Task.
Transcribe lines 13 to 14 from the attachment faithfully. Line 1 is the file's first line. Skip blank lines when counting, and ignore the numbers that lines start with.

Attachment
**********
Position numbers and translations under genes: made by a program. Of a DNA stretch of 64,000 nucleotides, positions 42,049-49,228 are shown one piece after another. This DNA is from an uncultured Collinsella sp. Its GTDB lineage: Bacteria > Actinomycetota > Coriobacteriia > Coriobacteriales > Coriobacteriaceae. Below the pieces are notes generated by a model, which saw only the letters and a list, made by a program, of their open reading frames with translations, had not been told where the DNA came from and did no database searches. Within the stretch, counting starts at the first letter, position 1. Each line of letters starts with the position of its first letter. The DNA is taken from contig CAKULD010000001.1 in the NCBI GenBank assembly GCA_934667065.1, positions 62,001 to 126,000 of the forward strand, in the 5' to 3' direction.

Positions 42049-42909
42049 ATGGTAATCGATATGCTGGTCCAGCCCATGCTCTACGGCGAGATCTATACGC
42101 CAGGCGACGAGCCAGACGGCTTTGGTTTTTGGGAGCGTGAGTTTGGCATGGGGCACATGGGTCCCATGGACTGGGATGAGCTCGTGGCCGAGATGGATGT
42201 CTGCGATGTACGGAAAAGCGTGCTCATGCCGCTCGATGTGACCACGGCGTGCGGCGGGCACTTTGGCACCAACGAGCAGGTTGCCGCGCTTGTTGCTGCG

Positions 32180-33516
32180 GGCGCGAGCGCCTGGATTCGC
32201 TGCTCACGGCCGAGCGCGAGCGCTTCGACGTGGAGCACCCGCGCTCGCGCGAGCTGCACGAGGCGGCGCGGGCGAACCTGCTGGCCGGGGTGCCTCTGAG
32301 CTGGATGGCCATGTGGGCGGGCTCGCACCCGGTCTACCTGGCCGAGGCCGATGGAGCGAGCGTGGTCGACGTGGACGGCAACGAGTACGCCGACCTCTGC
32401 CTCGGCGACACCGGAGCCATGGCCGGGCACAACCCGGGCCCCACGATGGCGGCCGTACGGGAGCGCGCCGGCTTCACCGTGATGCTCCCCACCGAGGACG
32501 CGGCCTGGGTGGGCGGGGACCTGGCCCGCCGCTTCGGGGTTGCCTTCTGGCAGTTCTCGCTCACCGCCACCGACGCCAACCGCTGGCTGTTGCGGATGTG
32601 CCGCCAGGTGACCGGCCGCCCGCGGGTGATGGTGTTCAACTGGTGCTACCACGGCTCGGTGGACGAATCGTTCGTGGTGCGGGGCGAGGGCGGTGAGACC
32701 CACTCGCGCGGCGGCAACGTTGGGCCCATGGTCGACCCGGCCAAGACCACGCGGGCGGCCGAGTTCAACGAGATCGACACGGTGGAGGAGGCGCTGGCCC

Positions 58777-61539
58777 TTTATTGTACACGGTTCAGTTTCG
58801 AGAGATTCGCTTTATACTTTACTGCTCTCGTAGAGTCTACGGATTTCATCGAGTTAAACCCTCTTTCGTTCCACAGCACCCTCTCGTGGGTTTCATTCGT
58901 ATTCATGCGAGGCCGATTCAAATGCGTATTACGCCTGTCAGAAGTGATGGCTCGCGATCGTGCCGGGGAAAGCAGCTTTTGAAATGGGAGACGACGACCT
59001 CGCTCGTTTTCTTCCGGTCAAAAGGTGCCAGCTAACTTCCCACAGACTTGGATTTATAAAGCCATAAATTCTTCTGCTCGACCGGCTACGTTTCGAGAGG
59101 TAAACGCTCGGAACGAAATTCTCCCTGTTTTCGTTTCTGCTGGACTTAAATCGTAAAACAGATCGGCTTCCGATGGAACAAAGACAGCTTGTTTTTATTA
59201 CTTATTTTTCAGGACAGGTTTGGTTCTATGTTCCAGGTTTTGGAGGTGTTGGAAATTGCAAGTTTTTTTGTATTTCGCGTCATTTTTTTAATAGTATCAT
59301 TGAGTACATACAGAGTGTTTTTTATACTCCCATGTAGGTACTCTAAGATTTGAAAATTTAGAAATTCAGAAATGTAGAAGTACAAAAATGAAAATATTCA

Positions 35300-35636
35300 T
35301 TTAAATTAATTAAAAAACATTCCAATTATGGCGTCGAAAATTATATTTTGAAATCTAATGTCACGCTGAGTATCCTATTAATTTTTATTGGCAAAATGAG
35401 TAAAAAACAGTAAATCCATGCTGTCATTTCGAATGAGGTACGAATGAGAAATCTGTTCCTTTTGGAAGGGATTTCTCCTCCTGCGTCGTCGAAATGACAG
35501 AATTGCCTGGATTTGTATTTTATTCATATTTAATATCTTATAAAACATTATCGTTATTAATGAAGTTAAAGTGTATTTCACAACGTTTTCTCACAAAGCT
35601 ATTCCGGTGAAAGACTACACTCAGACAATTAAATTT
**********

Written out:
32701 CACTCGCGCGGCGGCAACGTTGGGCCCATGGTCGACCCGGCCAAGACCACGCGGGCGGCCGAGTTCAACGAGATCGACACGGTGGAGGAGGCGCTGGCCC

Positions 58777-61539